It was kind of the same process all over again, a month of down regulation, and then 10 to 12 days of the shots. They called me a poor responder to the medication I was on the first round so they adjusted it a little bit and put me on some different shots and hormones. They were actually able to retrieve 12 eggs the second time. Going into it, my doctor said to expect about six, so I was very happy with that. And then the whole process from there is just to put the eggs in the first round and the second round together, fertilize them and have them grow out in the lab. So that’s kind of the process that we’re at now.

You went through two rounds of egg retrieval?

Yes. It’s not a complete round of IVF because there’s no embryo transfer in there. But two full rounds of the egg retrieval process.

How was that? Were there side effects from the hormone shots?

I was terrified to do the shots. I have never liked needles my whole life and I felt the concept of having to give myself up to five or six shots a day was scary. But you do it in your stomach in kind of the fat muscle and they don’t hurt as much as I expected. Some of the meds would burn as you were injecting them, so it was a little uncomfortable.

The side effects were pretty intense. You have so many hormones coursing through your body. Physically, your body usually just grows one egg a month so to have up to 17, and then with my second round 19 follicles, growing. The fertility clinic likened it to a thing of grapes because they’re getting so large. It’s a lot of bloating and towards the end of the stimulation shot even going for a walk just felt heavy and uncomfortable. My body just didn’t really feel like my body at that point. After the first retrieval I had a really horrible reaction where I gained about six to seven pounds of water weight almost overnight. I was so bloated; it was horrible and that took until my period started about 10 to 12 days later before it went down and was just extremely uncomfortable. Even just walking my dog I was struggling around the block.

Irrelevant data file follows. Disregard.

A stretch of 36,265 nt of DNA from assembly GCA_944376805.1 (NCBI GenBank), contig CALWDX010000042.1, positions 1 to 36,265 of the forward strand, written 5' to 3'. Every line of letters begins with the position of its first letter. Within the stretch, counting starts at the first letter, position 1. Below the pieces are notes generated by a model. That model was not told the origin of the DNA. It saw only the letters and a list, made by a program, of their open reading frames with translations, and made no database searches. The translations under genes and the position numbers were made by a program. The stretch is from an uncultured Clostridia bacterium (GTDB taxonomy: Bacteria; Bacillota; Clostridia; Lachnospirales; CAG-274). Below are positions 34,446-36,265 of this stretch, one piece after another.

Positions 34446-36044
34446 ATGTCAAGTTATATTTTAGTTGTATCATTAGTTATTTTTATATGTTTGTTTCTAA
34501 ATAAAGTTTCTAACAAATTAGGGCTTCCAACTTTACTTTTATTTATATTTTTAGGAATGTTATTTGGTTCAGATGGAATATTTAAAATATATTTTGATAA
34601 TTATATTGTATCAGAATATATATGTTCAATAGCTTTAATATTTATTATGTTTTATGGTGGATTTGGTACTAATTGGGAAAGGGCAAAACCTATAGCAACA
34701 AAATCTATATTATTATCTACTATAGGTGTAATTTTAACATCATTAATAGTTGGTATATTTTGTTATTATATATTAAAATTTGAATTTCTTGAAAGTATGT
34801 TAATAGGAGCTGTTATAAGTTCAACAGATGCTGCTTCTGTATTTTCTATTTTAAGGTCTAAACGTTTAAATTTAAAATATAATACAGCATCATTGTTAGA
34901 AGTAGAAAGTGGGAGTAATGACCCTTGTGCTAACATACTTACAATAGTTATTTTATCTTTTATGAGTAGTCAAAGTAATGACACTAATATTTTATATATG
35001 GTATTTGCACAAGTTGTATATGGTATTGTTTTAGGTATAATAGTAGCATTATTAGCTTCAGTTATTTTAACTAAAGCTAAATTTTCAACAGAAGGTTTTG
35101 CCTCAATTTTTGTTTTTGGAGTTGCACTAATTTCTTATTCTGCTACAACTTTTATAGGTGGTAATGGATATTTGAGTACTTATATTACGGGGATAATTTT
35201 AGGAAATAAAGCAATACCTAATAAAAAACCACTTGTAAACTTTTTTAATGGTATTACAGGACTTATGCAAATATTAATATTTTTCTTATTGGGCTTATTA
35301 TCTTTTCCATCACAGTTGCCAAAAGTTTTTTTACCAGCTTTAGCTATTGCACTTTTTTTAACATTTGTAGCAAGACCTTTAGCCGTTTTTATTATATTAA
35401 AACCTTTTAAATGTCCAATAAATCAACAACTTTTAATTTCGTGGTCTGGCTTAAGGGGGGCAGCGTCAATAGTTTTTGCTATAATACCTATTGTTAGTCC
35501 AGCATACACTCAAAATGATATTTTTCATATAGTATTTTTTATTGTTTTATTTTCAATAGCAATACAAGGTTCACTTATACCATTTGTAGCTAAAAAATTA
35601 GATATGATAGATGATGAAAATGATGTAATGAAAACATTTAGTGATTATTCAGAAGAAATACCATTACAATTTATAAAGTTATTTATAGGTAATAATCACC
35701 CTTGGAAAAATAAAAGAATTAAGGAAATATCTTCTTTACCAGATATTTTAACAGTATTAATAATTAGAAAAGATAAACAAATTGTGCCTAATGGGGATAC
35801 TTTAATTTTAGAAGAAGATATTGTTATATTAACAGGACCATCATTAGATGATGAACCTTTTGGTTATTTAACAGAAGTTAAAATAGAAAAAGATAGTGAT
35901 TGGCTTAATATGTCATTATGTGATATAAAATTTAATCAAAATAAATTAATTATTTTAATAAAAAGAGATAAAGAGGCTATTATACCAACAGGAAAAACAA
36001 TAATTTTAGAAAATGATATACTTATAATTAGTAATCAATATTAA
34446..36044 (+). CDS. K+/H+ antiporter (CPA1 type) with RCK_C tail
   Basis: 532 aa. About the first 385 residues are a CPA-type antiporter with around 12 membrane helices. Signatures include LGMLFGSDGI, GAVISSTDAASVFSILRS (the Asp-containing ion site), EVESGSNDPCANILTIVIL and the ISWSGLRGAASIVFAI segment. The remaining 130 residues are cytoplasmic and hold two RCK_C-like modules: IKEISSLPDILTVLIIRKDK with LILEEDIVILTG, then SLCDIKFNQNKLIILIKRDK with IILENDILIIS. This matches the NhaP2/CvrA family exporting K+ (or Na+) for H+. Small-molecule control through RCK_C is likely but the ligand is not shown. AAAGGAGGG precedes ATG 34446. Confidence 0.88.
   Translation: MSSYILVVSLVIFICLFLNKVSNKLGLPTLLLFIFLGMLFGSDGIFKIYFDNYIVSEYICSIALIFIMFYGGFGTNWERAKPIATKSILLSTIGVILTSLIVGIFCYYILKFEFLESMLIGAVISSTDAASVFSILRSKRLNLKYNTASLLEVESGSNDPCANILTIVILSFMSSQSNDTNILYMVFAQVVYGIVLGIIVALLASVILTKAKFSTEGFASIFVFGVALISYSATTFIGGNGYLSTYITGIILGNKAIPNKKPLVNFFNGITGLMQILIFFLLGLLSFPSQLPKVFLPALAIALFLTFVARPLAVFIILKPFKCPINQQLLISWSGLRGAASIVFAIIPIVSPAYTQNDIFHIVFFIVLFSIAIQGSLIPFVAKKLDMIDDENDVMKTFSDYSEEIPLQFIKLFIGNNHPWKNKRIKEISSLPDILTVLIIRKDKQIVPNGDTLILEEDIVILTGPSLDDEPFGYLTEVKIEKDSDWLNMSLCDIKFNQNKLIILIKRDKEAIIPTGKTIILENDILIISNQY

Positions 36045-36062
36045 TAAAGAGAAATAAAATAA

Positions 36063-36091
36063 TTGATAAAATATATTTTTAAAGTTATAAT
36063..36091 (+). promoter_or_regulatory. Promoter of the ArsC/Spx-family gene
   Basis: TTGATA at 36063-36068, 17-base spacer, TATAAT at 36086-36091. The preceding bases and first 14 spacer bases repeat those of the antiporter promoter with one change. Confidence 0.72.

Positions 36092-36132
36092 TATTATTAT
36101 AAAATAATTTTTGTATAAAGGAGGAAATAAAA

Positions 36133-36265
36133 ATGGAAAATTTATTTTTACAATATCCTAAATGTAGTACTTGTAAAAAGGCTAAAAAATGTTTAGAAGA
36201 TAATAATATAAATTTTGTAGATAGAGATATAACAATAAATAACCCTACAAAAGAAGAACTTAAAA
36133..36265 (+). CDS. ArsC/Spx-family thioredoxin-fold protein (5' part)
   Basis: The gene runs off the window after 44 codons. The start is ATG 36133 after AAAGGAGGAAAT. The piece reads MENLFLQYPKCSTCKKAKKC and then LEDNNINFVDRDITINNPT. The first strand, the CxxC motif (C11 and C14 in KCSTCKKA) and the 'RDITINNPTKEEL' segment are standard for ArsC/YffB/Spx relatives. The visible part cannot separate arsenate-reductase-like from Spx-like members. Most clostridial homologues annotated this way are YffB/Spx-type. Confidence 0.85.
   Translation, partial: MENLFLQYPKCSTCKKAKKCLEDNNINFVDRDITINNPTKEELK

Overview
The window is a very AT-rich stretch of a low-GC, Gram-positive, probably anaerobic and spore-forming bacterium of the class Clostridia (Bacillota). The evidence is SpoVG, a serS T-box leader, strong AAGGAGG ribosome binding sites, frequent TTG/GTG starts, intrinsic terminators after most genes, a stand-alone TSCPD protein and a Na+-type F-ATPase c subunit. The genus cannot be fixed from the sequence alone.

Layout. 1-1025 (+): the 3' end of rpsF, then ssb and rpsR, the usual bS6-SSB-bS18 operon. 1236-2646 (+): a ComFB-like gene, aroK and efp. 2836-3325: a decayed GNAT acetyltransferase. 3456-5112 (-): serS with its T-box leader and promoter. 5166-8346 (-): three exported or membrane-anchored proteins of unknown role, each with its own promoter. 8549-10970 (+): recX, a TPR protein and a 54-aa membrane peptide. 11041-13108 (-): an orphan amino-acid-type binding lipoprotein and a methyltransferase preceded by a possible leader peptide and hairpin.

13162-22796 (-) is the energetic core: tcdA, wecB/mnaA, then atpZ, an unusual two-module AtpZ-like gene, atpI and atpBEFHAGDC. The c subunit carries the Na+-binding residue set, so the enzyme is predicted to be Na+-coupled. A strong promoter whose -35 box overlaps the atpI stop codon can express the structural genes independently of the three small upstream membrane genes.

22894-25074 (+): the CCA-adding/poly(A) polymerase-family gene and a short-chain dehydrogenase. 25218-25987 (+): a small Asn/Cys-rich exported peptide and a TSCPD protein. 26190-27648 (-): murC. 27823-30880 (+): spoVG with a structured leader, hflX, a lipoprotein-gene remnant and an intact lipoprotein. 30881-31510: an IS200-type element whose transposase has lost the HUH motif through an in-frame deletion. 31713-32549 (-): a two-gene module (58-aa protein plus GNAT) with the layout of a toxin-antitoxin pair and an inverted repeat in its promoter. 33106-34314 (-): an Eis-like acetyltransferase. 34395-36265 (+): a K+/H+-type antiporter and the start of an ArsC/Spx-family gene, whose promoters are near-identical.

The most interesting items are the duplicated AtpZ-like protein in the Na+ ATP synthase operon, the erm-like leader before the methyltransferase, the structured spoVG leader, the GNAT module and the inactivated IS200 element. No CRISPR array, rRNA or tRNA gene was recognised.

It’s a roller coaster of the physical symptoms that kind of come and go and the bruising from the shots. There’s a lot involved with it that you don’t really think about you’re just so focused on the end result, the little day to day things you don’t really think about.

Are you waiting to see if there are viable embryos or are you onto another step?

So, we got the results for the embryos. In the first round, three of the four eggs fertilized and in the second round nine of the 12 fertilized. So, they grew the 12 out together in the lab, or in the little incubator, I guess it’s called, and they keep them for about five to six days and they want them to turn into a healthy looking blastocyst. Seven of ours made it to day five and six.

If you’re over 35, I think that it’s mandatory at my clinic to send some DNA or some portion of the embryo, a little biopsy, off for genetic screening, but we had the choice because we’re under 35. It was just such a lengthy process, we decided we wanted to do everything in our power to make sure that they were healthy embryos. So, we sent them off for testing and that took about three weeks to get the results, and five of the seven were normal. The genetic screening is very basic, it just makes sure it doesn’t have any additions or deletions at the chromosome level. Five were considered normal, one of the embryos was considered abnormal, and one of them was unknown. My doctor said there’s a pretty high chance the unknown one is also normal and if it gets to the point that we need to use that we can retest it to confirm.